Celebrating its twentieth edition, Motovun Film Festival’s will present its oldest award, Fifty Years, to Bogdan Žižić, one of the greatest and most productive documentarists and one of the most awarded Croatian filmmakers. The award is given to those who have run their lifetime marathon in the cinematography that has never pampered its children, those who have endured to celebrate their golden jubilee in the conditions where strength of will is as important as love and passion for film. The continued work of Bogdan Žižić, extending over half a century, is an example of the quest and hunger for truth in a society that tends to twist and discard historical facts.
His film Jasenovac, made during preparations for the unveiling of the monument dedicated to the victims of the Ustashe concentration camp (the Stone Flower, sculpted by Bogdan Bogdanović), had its premiere fifty years ago. Provoked by permanent attempts to diminish the atrocities committed there, Žižić returned to the subject. Without any interviews and without relying on testimonies, Jasenovac Memento, written by the author himself, focuses on experts’ historical analyses. As a deeply moving chronicle of an industrial-scale murder, this film is needed more than ever in this age of “alternative facts”.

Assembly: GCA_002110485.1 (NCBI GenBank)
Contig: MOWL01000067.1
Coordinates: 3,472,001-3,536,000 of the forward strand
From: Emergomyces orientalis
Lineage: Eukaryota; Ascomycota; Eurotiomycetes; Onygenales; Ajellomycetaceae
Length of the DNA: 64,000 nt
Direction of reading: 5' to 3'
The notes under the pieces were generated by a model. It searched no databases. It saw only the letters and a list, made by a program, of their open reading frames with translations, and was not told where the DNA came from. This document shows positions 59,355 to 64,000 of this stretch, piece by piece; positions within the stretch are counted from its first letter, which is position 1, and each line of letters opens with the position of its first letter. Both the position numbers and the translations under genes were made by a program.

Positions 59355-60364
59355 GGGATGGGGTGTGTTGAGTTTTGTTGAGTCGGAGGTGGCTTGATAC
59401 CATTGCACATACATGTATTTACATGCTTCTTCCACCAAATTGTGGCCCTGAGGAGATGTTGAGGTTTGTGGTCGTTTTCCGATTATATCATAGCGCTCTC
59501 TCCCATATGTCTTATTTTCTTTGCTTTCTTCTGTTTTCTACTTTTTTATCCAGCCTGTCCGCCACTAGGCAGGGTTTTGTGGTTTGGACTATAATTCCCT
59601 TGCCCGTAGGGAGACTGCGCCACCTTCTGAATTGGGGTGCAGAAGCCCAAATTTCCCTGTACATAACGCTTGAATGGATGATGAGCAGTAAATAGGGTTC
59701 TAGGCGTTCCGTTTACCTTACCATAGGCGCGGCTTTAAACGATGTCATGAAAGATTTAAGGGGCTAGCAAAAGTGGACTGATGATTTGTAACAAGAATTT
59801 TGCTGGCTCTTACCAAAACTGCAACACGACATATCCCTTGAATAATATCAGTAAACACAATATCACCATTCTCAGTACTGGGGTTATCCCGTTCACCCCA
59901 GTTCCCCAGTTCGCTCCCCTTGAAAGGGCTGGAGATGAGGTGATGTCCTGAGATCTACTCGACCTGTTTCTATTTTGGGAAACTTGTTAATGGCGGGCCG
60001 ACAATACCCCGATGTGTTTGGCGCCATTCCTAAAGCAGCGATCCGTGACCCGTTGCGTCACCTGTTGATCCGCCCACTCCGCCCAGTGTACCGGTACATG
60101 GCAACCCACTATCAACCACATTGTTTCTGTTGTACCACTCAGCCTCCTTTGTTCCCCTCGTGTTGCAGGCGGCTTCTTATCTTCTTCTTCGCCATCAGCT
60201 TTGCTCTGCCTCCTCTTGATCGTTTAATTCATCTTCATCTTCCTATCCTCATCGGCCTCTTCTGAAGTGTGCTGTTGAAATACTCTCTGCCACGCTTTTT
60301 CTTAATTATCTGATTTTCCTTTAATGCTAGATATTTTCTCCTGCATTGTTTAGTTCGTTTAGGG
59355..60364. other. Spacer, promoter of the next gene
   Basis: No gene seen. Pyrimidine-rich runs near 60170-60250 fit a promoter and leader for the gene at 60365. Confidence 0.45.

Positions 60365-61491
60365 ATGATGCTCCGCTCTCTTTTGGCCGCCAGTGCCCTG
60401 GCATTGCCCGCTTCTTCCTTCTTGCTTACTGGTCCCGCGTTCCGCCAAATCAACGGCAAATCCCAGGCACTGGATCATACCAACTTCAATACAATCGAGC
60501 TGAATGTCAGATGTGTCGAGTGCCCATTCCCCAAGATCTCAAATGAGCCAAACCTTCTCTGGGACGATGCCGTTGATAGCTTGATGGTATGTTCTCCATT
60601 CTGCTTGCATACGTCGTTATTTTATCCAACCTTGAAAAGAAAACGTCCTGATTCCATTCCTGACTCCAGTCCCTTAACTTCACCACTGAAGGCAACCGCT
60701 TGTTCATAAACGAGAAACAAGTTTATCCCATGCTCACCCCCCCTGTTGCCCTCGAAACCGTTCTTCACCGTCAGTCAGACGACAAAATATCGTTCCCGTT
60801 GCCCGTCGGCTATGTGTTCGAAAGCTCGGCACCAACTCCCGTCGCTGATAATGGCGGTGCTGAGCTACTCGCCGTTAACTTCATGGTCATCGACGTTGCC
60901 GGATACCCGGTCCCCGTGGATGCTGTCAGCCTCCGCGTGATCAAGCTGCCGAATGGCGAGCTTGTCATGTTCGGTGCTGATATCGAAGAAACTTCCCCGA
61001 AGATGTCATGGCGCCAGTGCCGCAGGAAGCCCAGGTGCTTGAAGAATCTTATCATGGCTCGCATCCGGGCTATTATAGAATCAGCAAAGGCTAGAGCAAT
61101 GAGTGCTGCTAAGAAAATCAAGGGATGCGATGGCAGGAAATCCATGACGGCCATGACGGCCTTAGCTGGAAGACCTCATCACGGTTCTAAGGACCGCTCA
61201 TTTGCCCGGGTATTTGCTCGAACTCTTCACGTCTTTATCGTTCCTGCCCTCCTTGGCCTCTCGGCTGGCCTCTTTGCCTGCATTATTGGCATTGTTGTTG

Born in Solin in 1934, Žižić earned his degree in law, but he decided that divorce suits were not what he wanted to do. Having found a job in Zagreb Film in 1964, he made his first film The Flood, still considered as the single complete cinematic document of the devastating catastrophe that had hit Zagreb. Žižić later became one of the most important Croatian and Yugoslav filmmakers. His short films won awards at important international festivals. His first two feature-length films, The House (1975) and Don’t Lean Out the Window (1997), won Golden Arenas at Pula Film Festival, so he made Croatian history as the only winner of two Golden Arenas for two feature-length films. For her leading role in The House, Jagoda Kaloper also won a Golden Arena. It was an emancipatory breakthrough in our cinema because female roles had earlier been reserved for the characters like mothers, mistresses or prostitutes.
This bard of documentary film has always been preoccupied with the topics like repression, morality of victors of wars and the questionable quality of memory. He was the first one who filmed Goli Otok – a penitentiary for political prisoners – accompanied by his close friend Alfred Pal, a former prisoner of German camps who also served time in the partisans’ in this island prison camp. Preoccupied with the volatile nature of memory, he made Damnatio Memoriae, a film about the destruction of the monuments dedicated to the WWII partisans. He also made a biopic about Vlado Gotovac, a great poet and politician – an intimate and moving testimony of his imprisonment.
Never giving up his habit not to go with the flow, Žižić became a persona non grata as head of Zagreb Film, in an atmosphere of denouncing that once again required the stamina so typical of this great film director and screenwriter. It is this very trait that Fifty Years award celebrates, a trait so crucial for the veterans and marathon-runners of our cinema.
Fifty Years award is given in cooperation with the Croatian Film Directors’ Guild.